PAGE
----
The Other possesses something in their character/experience/energy that is invaluable to me. This is the fundamental law of partner work. I will learn this quality only if I acknowledge this law and respect the Other. It is not necessary that I understand what it is I am learning, I don't even need to be aware, but I must be open and respectful; then I learn physically, through osmosis or resonance, rather than through the mind.
We want a mind overwhelmed or underwhelmed – a mind stunned. Overwhelmed by detail, by sensation, by exteriority, unable to filter sufficient to objectify reality and therefore unable to subjectify self. Underwhelmed in the sense of drawn into a suspended silence where the slightest movement in the mind crashes like breaking glass. A silence all the more real for being impossible to sustain.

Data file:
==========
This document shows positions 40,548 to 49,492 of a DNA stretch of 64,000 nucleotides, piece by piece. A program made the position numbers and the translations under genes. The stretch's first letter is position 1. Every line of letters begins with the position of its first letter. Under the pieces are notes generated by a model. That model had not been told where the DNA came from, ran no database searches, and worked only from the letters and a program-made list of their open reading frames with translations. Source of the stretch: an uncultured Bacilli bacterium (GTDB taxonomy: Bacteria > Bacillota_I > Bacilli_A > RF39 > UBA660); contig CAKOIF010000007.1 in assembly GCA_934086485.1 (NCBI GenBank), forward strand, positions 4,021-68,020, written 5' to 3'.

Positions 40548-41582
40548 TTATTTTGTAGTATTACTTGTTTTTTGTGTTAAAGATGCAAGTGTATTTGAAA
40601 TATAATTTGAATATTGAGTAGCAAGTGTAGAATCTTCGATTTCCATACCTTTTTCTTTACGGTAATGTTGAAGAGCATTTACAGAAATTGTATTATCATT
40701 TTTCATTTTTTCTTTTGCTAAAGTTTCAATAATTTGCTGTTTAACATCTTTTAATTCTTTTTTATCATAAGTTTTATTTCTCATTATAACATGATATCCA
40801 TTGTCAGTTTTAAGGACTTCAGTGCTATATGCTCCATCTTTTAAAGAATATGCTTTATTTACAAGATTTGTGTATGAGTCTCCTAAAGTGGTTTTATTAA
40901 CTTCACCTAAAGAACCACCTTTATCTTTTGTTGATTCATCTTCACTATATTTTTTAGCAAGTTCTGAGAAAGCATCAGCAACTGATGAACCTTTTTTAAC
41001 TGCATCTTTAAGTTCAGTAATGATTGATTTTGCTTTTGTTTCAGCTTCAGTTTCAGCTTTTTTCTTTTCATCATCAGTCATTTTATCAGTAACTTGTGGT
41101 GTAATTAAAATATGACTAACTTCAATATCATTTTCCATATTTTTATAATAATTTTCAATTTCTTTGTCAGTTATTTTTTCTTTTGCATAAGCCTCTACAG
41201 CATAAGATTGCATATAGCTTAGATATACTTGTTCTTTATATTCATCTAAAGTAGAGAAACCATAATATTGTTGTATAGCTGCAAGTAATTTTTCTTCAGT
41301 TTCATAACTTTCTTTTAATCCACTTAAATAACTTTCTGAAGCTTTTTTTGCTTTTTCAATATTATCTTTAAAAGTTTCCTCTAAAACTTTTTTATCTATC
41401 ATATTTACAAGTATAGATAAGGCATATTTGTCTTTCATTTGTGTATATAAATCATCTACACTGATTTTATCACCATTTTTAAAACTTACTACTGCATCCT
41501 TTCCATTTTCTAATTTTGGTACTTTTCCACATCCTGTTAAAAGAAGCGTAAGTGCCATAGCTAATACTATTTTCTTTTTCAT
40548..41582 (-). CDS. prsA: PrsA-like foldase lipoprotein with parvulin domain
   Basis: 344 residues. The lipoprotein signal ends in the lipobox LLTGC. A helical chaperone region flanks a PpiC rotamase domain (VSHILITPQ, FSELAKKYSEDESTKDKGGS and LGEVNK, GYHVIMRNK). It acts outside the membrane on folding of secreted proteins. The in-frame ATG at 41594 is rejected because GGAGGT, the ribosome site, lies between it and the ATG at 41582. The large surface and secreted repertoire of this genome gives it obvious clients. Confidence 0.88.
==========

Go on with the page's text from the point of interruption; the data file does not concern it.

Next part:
I am then a tension – an intensity – an intense point of focus within a field of relaxation (energy). Such tension – more life than spirit – is the string of unconscious decisions I incessantly make to let go and/or hold on, decisions that mark the unfolding of time and allow the gradual making of a life.
Relaxation – far from a drift into drowsiness – should be an opening of the field within which I am centre. Relaxation stimulates me to become acutely aware of the infinite complexity of the event I am relaxing into. In fact, it is such relaxation – a relaxation marked more by its rising spirit than its flaccid muscles – that transforms this state of affairs into an event – into something special – something destined – something able to wake me (and therefore make me) more than ever before.
Communication is more resonance than information transfer. Everything vibrates, has energy, and everything resonates, with all it contains, all it touches, all it has touched, and all it will touch. The connexion, the relationship, comes first, existed first, before the entities that connect. Those entities just occupy a destined space. This is the sense in which we serve the connexion. Reality is just a fluid structure of arbitrary connexions indifferent to the connected; and meaning is only in the connexion.